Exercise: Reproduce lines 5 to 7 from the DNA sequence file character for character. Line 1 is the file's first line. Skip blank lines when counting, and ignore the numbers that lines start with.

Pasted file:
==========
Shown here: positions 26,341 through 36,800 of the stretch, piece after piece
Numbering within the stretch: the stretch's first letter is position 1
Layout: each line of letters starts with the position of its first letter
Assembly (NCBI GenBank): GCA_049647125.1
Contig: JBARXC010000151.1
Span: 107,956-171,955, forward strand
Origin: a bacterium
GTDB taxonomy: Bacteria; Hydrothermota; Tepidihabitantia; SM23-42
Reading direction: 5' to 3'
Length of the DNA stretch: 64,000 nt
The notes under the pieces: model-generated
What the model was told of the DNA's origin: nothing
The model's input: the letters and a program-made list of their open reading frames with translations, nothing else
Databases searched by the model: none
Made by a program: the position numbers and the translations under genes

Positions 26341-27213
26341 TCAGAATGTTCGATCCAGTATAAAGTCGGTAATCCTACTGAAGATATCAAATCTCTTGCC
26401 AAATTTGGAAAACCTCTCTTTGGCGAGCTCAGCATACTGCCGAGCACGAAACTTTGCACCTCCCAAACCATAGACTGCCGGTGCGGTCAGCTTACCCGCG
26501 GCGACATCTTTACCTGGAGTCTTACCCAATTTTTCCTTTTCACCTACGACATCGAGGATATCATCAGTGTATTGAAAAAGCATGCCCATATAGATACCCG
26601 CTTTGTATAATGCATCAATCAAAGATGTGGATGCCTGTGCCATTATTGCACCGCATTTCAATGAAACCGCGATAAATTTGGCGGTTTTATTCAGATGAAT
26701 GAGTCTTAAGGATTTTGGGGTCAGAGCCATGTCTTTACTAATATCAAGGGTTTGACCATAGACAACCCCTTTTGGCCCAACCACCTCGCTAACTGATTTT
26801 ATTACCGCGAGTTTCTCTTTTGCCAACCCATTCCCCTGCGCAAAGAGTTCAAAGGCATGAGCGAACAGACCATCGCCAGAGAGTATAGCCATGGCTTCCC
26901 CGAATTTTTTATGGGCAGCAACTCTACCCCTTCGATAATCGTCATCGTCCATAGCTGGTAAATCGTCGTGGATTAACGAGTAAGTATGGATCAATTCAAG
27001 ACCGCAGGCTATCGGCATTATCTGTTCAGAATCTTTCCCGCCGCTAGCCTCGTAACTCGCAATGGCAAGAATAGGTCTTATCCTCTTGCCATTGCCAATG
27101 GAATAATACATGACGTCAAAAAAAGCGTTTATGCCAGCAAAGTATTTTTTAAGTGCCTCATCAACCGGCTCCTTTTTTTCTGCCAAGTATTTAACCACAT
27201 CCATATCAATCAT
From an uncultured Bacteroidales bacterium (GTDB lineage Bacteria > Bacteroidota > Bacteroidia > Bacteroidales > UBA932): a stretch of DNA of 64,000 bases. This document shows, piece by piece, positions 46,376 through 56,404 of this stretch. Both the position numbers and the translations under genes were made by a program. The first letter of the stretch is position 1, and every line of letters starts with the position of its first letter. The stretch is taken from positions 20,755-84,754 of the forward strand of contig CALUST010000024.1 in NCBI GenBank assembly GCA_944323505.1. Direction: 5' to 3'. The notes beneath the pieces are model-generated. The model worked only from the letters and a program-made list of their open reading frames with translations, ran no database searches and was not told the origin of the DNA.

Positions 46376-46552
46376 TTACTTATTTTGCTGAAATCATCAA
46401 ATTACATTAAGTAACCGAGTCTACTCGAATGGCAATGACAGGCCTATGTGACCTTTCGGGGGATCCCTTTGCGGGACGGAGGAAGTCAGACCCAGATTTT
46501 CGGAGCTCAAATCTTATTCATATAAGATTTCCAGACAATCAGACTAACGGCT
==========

Contig: JBARXC010000151.1
Span: 107,956-171,955, forward strand
Origin: a bacterium